One can only hope. While treason is narrowly defined, if the Bush administration has indeed been giving the Mexican government information on law-abiding U.S. groups operating inside the U.S. that doesn't relate to specific Mexican nationals, they have committed treason in the general if not the Constitutional sense. We should give the Mexican government information on their nationals who have been detained or who have had encounters with border watch groups. However, providing that government with the locations of those groups - or even with opposition research - is crossing the line into colluding with a foreign government.
And, of course, the Democrats won't be able to add 2+2 in this case, just as they can't do the math in all similar cases. Their complaints about corruption fall on deaf ears because they support corruption when it involves illegal immigration; they complain about domestic spying but will refuse to discuss this case. If they had opposed illegal immigration in 2004 Kerry would have been elected president. And, if they came out strongly against illegal immigration in general and the current case in particular, they could pick up millions of new votes. The problem, of course, is that the Democratic leadership is about as American as the GOP leadership. It is truly tragic that the U.S. cannot have at least one political party that represents U.S. interests rather than selling them out.
The MMP responds here and here, promising even more information to come.
The BP responds in "Inland Valley Daily Bulletin Inaccurate" ( cbp.gov/xp/cgov/newsroom/highlights/news_highlights/statement05092006.xml ). However, their denials are to a great extent contradicted by statements in the SBSun article:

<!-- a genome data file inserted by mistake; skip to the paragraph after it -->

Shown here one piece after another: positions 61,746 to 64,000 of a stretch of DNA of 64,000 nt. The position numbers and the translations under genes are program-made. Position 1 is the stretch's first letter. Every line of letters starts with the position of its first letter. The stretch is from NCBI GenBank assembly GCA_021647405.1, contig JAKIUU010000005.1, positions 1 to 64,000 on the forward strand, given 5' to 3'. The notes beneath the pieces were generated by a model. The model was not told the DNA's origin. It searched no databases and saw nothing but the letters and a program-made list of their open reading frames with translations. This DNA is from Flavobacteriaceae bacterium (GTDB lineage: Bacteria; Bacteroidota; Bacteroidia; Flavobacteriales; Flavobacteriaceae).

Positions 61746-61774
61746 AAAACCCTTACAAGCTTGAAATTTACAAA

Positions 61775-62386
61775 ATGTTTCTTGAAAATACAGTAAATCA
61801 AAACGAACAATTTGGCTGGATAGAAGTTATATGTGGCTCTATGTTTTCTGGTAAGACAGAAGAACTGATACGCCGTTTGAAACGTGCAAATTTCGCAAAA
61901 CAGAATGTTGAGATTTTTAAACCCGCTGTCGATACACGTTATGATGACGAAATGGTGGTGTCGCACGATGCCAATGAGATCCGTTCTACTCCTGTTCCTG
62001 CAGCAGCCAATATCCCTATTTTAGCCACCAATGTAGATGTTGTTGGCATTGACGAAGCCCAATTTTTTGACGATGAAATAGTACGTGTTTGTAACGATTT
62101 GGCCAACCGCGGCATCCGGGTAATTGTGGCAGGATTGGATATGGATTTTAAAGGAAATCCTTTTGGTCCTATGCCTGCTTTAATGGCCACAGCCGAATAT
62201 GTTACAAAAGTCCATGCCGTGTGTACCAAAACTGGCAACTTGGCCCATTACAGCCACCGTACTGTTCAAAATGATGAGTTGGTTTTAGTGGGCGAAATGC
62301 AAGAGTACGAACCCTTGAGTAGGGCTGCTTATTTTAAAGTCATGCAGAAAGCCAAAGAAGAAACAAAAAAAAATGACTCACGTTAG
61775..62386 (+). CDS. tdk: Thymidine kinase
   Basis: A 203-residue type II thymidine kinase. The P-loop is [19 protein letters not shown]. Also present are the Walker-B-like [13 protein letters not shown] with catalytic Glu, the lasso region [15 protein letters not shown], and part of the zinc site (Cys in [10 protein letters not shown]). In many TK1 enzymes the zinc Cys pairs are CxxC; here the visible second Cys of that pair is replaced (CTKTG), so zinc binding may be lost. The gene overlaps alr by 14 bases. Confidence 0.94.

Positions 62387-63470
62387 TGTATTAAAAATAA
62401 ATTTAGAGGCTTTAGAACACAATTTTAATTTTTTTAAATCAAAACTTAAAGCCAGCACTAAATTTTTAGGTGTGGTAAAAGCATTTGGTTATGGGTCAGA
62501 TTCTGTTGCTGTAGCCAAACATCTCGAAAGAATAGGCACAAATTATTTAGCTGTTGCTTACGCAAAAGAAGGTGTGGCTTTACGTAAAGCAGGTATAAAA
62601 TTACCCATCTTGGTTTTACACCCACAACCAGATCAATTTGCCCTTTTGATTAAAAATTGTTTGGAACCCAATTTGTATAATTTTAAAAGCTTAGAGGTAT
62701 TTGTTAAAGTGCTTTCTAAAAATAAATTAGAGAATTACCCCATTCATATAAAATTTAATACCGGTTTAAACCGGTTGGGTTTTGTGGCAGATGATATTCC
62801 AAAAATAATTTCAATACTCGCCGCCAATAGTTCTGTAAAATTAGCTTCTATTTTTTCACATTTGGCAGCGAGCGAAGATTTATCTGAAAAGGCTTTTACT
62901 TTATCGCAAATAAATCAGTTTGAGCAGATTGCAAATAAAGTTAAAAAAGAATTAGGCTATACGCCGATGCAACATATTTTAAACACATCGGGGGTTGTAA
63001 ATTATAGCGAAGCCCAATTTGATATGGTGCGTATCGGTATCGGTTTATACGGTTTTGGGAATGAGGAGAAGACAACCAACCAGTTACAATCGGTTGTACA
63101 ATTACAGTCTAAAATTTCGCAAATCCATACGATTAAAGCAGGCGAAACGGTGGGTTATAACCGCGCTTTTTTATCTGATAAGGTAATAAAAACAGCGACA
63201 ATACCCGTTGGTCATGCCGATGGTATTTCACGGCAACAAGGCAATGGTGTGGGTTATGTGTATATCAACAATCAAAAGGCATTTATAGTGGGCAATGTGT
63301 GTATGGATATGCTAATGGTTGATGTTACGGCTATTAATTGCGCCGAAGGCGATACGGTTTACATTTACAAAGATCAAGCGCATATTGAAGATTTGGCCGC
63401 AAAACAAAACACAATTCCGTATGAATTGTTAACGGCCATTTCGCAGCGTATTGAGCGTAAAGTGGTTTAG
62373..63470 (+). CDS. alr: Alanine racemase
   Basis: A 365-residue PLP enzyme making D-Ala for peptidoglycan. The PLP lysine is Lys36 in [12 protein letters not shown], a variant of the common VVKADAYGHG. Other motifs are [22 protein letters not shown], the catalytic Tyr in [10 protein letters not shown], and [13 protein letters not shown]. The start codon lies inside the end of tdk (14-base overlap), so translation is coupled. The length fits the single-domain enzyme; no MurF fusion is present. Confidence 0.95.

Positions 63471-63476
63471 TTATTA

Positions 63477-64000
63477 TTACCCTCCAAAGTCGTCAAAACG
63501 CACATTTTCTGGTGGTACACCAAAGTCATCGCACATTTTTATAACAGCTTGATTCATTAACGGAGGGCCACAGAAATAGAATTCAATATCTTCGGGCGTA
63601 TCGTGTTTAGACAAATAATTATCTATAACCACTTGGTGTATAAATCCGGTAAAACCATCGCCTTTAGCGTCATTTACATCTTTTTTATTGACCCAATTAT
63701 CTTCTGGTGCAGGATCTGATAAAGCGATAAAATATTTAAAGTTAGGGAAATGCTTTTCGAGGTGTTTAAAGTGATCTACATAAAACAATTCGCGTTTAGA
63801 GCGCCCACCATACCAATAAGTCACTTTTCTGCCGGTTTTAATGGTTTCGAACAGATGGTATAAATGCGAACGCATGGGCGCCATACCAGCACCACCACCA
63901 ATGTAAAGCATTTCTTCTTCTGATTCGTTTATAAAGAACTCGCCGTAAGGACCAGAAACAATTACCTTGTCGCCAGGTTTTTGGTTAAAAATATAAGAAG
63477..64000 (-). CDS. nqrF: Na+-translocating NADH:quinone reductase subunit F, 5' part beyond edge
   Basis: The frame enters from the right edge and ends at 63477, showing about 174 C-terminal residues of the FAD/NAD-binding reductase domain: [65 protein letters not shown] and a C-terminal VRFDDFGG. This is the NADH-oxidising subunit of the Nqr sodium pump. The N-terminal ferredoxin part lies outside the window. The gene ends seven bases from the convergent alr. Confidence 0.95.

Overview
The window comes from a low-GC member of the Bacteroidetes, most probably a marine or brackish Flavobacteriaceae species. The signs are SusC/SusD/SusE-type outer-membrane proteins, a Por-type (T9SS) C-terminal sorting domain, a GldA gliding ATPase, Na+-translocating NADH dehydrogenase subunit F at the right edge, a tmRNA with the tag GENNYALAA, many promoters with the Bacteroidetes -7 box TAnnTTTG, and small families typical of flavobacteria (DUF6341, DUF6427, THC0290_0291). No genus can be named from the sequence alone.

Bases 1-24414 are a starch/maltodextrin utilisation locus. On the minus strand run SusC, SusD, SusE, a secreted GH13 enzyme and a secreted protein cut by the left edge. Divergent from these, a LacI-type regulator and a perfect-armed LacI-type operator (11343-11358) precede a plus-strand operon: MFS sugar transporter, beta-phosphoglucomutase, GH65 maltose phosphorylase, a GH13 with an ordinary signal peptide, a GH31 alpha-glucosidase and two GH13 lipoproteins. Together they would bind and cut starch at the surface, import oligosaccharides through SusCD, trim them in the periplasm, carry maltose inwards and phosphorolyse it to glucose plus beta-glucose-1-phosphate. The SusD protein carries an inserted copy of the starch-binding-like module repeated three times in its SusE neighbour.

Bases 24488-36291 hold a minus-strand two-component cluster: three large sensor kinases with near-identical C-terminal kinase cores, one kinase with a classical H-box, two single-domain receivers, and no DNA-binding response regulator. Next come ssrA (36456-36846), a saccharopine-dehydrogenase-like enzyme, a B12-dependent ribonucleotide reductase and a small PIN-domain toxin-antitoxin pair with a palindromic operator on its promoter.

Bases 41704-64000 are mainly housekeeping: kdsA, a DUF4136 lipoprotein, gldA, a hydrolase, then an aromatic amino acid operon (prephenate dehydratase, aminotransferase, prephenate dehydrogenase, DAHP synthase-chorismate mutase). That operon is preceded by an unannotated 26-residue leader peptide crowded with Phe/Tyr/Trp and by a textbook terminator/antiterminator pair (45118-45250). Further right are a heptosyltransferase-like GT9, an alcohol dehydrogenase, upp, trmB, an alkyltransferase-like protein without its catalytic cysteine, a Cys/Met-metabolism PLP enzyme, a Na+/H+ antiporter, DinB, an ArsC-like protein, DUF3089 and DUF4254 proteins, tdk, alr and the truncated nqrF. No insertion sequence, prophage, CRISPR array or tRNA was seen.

A U.S. Customs and Border Protection spokesman confirmed the notification process, describing it as a standard procedure meant to reassure the Mexican government that immigrants' rights are being observed.
"It's not a secret where the Minuteman volunteers are going to be," Mario Martinez said Monday.
"The Minutemen haven't been accused of breaking the law. Quite the contrary - they have gone out of their way to aid law enforcement and ensure the safety of our border. The U.S. government has no grounds upon which to stifle the Minutemen's constitutional right to organize," Tancredo concluded. "I want to know the legal basis for CBP informing a foreign government of the activities of private citizens who are obeying the law."
The AP offers a roundup in "U.S. notifying Mexico of some civilian border patrol acts".
Some of the following may be the pages from which the SBSun report was derived:
Como respuesta, la tarde del propio 21 de julio el Departamento de Seguridad Interna de Estados Unidos expreso, a traves de un comunicado de prensa, que las declaraciones del Comisionado Bonner no representaban una posicion oficial.
And, on a somewhat related note, see this report from the CHCRL: portal.sre.gob.mx/ime/pdf/IV.8_Anexo.pdf It proposes ways that the Mexican government can oppose the MMP and similar groups, including spreading opposition research to domestic groups.
There's audio of Chris Simcox discussing the situation here. The MMP links to the sre.gob.mx/eventos/minuteman/reporte3.htm above, saying:
Widespread reports yesterday of the U.S. Border Patrol reporting locations of Minuteman activities along the border have now broadened in scope. The reports obtained from the Mexican government include an August 2005 document, "Third Report on the Activities of Vigilantes" -- posted on Mexico's Secretary of Foreign Relations Web site -- suggest U.S. officials were giving out more details than required by the Vienna Convention. Part of that information included reports on activities in the interior United States in locations such as Illinois, Nevada, Utah, Massachusetts and Tennessee.